So, using my newly scavenged motor, I set to work doing some firmware coding this weekend. Previously, my code simply took speed setting commands over serial and implemented them on the motor driver. Now, it’s a little more intelligent.
Feedback is important when your environment is uncontrolled (or uncontrollable). A familiar example of a feedback system is the cruise control in your car. You set the desired speed, and it adjusts the gas pedal to account for changing conditions. When you go up hill, it revs the engine higher; when you go down hill, it lets off the gas.
That’s exactly what I need for my wiper driver. Depending on atmospheric conditions, the same speed setting might produce different wiper speeds. For example, I found earlier that just wetting the windshield or turning the car off or on can have a drastic impact on the reported speed of the wipers.
With my new code, I only need to send a desired BPM to the driver board and it will attempt to match that BPM by trial and error. If it detects it’s going too fast, it will “let off the gas” and so on.
My wiper system is what you would call a “first-order system”. Basically, it has little to no inertia. When I change the speed setting of the wipers, they change speed immediately. Fortunately, first-order systems are pretty easy to control.
In my code, I implemented a very simple feedback loop. Here is a block diagram:
This might be a little funny to look at, so let’s break it down:
This block represents environmental conditions that will change how the motor reacts to its input speed setting (wet windshield, etc)
Previous speed setting
This part is a little confusing. My system is a discrete system which means that rather than making continuous adjustments, it only makes them at certain points–specifically, once per cycle. The “Delay” block takes the speed setting from the previous cycle and brings it into the current cycle. This is the only type of “memory” that the feedback loop has.
With this delay, it is able to base the next cycle’s speed setting on the previous cycle’s.
This signal is the result of subtracting the actual speed from the desired speed and applying a gain. If the actual speed is lower than the desired speed, positive acceleration is needed and vice versa.
The gain stage is very important. Applying gain is basically multiplying the incoming signal by a constant. If the gain is too low, it will take too long for the system to react to change as the desired acceleration will be very small. If the gain is too high, the system could accelerate way too fast and overshoot its target speed. Feedback system designers are always playing with gain levels to try to get optimal performance of their system.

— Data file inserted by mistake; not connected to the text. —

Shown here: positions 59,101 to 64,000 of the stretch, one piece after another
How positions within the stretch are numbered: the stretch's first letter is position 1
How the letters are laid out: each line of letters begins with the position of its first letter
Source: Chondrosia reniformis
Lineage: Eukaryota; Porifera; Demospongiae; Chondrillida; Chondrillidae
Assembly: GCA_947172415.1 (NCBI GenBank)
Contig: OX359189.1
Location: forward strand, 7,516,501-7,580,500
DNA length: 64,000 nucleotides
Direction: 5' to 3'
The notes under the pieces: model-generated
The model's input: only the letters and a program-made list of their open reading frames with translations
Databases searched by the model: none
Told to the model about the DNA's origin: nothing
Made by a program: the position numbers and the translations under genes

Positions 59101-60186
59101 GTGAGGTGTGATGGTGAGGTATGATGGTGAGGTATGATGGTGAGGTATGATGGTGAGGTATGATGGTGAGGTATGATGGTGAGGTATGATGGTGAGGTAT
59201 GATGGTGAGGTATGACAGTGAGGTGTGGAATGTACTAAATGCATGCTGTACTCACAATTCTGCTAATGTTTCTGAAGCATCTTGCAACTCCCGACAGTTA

in code form
Rather than dealing with speeds, my code deals with time measurements per cycle, so things are a little switched around: higher time -> lower speed.
int32_t diff = targettime-currenttime; //subtract measured speed from current speed. diff = diff/3; //Apply gain (gain=.333) nextspeed = diff+OCR0A; //OCR0A is the speed setting currently implemented.
Note that nextspeed and OCR0A are inverted; a higher value means a slower speed. That’s why diff is added instead of subtracted. Also note that the time measurements are not in the same scale as the speed settings. Time is measured as time elapsed during the cycle while speed is the duty cycle set from 0-255 where 0 is full duty cycle.
So the idea is that the farther the actual speed is from the target speed, the more abruptly the speed changes. If actual and target speed are equal, no change is required, and the motor setting from the previous cycle is copied over to the current cycle.
I’m very pleased with the performance of my motor under this code. I put together a little demo video showing it off.
In the video, you will see a live plot of the motor speed as it updates. Note that the plotted data is the speed of the previous rotation, so there will appear to be some time lag. You will also see a live output from the Python terminal showing the values that the micro-controller is measuring. Note that the “diff” value is inverted and not on the same scale as the other two.
You’ll also catch a glimpse of my new metal motor driver enclosure. It’s a work in progress at the moment, but I’ll post about it when it’s finished.
So, I’ve got code on my micro controller that will match the BPM sent to it. The next step will be getting it to match the BPM and the phase sent to it. As is, the wipers might be going the right speed, but they probably won’t be reaching the ends of their cycle quite on beat.
Continue this story here.